ELIN MANAHAN THOMAS
Born and bred in Swansea, before graduating from Clare College, Cambridge in Anglo-Saxon, Norse and Celtic, Elin Manahan Thomas is fast coming to light as one of Wales’s leading young sopranos. In 2007 she released her début album with Universal Classics and Jazz, Eternal Light, which entered the classical charts at number two. She is the first singer ever to record Bach’s Alles mit Gott, a birthday ode written in 1713 and discovered in 2005, and was recently the subject of an S4C fly-on-the-wall documentary which was nominated in the 2007 Celtic Film Festival.
She first received great acclaim for her ‘Pie Jesu’ on the award-winning Naxos recording of John Rutter’s Requiem (8.557130). Her concert performances include Mozart Vespers in the Mostly Mozart Festival for Harry Christophers; Britten’s Death in Venice for Richard Hickox in the Queen Elizabeth Hall; Mozart concert arias with the Gabrieli Consort in the Barbican Hall; Bach’s Christmas Oratorio with Peter Schreier in St John’s Smith Square; Mozart’s Mass in C minor in King’s College Chapel; Gluck’s Orfeo in the Snape Maltings; Haydn’s Heiligemesse and Mozart Vespers on a tour of the United States; the Monteverdi Vespers in St Mark’s, Venice; Mendelssohn’s Midsummer Night’s Dream in the Palau de Musica, Barcelona; and Purcell’s Dido and Aeneas in Seoul and Kuala Lumpur. She has performed Judith Weir’s King Harald’s Saga in collaboration with the composer, and given the première of Sir John Tavener’s latest work Shunya at his sixtieth birthday concert.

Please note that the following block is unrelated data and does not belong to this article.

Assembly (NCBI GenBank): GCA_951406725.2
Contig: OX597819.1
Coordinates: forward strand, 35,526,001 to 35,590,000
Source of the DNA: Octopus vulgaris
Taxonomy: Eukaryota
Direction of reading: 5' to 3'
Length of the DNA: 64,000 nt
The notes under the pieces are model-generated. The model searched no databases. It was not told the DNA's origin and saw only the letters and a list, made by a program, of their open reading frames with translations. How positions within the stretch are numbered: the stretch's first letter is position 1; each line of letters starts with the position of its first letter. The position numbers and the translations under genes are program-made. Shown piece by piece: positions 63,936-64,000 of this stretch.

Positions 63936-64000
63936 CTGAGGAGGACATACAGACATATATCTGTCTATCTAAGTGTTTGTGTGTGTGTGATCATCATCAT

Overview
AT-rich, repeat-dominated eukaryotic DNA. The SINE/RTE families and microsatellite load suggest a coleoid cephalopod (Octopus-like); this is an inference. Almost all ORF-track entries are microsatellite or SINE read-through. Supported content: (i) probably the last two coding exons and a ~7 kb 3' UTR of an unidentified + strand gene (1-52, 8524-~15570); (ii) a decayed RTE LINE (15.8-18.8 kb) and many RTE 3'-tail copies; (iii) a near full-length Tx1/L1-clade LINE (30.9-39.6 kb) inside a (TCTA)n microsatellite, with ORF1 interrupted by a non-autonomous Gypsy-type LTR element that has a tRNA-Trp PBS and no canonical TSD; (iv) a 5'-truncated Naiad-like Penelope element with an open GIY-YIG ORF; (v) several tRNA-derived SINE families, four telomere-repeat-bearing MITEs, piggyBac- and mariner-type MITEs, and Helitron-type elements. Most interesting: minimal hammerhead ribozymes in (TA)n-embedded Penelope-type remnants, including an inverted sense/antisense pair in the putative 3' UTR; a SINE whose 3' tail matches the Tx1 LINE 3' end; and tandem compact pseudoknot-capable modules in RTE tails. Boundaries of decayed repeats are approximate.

On the opera stage, Elin Manahan Thomas has played the part of Belinda in Purcell’s Dido and Aeneas in Tim Carroll’s acclaimed production with the Orchestra of the Age of Enlightenment, Pamina in The Magic Flute, The Governess in Britten’s The Turn of the Screw, Micaela in Carmen, Ninetta in Mozart’s La finta semplice, Arminda in Mozart’s La finta giardiniera, Despina in Così fan tutte, Mermaid in Weber’s Oberon and Coryphée in Berlioz’s Les troyens at the Châtelet Theatre, Angelica in Handel’s Orlando, Constance in Poulenc’s Dialogues des Carmelites, Lucy in Menotti’s The Telephone, and Night/Nymph in Purcell’s Fairy Queen.